The extended drought is putting pressure on the country’s stock feed suppliers, including those in the Lockyer Valley, who are struggling to keep up with demand.
Speaking on behalf of herself and her husband, Mick Cottone, Therese Cottone at Valley Hay Supplies at Gatton said her phone didn’t stop ringing.
“It's crazy. Normally our busy period is September/October but it started in May this year, and it hasn't stopped,” she said.
The Cottone family has had 20 years of experience in the business and has experienced other years of peak demand but Therese said they were nothing like the demand of 2018.
She said normally places such as Tamworth had their own supplier, but now a lot of their hay was going down into those areas.
“We've got a waiting list – I think I have about five A4 pages at the moment, of people waiting.
“I'm not even sure we can fill that, at this point. As soon as we're getting something in, I'll start calling people.
“The stories – we wish we could help everybody. The best we can do is put them on our list and when we get in what they're chasing, give them a call.”
Sourcing enough hay to meet the urgent demand is the main issue they’re grappling with.
Despite making contingencies earlier in the year on the back of dry weather predictions, leasing another shed and storing more feed, that has been depleted.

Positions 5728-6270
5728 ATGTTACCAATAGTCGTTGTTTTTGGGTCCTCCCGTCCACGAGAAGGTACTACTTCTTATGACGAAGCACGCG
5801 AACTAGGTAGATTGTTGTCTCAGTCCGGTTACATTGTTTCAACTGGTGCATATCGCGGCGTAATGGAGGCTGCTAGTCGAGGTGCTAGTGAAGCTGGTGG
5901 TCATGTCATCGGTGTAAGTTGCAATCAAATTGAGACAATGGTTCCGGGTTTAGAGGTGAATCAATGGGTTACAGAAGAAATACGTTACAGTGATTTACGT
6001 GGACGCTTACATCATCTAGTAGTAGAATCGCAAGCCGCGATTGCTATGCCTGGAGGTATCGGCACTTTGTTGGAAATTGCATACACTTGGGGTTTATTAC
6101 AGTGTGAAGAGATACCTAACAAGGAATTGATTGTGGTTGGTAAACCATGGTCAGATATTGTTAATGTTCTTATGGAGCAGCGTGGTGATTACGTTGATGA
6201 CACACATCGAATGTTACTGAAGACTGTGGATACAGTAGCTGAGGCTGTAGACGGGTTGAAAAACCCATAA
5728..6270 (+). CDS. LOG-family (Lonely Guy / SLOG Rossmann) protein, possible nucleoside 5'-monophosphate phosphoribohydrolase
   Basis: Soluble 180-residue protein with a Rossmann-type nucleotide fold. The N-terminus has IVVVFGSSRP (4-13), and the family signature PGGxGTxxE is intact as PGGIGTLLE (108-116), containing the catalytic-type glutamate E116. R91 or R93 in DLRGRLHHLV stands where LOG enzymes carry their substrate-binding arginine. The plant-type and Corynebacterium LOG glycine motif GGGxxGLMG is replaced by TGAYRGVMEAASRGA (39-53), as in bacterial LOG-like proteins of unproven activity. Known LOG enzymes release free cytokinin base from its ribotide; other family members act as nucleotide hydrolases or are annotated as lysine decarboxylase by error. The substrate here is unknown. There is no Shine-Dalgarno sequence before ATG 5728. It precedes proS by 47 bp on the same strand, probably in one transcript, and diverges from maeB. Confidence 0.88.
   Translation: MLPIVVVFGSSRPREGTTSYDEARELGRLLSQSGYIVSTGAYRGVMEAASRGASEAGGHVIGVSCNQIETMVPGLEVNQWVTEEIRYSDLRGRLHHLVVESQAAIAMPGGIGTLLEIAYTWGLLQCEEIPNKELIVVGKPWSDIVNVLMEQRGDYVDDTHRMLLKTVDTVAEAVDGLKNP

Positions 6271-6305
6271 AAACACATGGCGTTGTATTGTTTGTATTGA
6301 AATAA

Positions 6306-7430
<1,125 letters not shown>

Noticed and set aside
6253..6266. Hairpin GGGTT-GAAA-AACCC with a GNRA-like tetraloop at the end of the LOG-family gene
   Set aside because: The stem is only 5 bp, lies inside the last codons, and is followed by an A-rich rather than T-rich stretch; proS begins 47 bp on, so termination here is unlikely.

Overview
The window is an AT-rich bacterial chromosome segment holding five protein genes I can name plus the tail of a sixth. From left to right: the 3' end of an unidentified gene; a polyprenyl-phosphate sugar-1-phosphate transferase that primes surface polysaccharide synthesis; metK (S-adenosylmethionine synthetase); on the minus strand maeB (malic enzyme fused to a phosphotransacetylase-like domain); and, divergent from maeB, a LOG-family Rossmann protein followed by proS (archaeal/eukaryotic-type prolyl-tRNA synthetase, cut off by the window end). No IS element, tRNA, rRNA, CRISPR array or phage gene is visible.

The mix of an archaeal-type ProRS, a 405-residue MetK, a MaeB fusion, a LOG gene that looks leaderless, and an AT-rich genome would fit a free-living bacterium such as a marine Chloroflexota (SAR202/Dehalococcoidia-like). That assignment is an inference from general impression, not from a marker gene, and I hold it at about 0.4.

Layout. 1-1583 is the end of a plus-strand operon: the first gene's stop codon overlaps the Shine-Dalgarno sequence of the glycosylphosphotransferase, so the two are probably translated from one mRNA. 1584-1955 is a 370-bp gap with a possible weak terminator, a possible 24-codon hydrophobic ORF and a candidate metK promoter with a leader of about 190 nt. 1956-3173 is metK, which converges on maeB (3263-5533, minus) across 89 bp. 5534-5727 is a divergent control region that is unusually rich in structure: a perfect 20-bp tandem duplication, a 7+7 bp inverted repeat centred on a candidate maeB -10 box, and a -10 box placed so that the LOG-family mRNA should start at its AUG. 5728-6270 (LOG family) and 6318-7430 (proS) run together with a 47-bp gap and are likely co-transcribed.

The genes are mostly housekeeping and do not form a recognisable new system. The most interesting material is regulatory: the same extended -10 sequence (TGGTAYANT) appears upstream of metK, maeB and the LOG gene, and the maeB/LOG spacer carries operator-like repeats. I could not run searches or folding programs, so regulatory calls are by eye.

Therese and Mick both said that crops weren’t growing as fast as they might in warmer, wetter weather and that frosts had harmed the quality in some areas.
More recently, it’s been spot fires in dry paddocks that have caused damage.
As far as suggestions of price gouging went, Mick said while the price of hay seemed high to consumers, the cost of electricity for farmers irrigating crops had to be taken into consideration, as well as lower yields.
“I was talking to a farmer earlier – his power bill went from about $5000 to $8500,” he said.
“They're probably not watering any more than they would in a dry time but costs are just going through the roof for them, like all of us.
“Even at the current price per bale, there's not much left in the pocket once they take out all the costs they're paying for – power, poison, diesel – and they're simply not yielding like they should.”
Therese agreed that the people they dealt with weren’t trying to rip anyone off.
“They're just trying to cover their costs as well, you know, primary producers are always the ones getting the worst end of the stick.”
She said they aimed at a fair price for their hay, to support local businesses and keep good relationships with local farmers and customers.
She also said their business was in a similar position to the farmers they bought from.
“If we run out of supply, we have no work for our guys and we have no work for ourselves,” she said.
“It's definitely a motivating factor for us, to get the hay to people, absolutely.
“The three local guys (we employ) all have family and we have family.”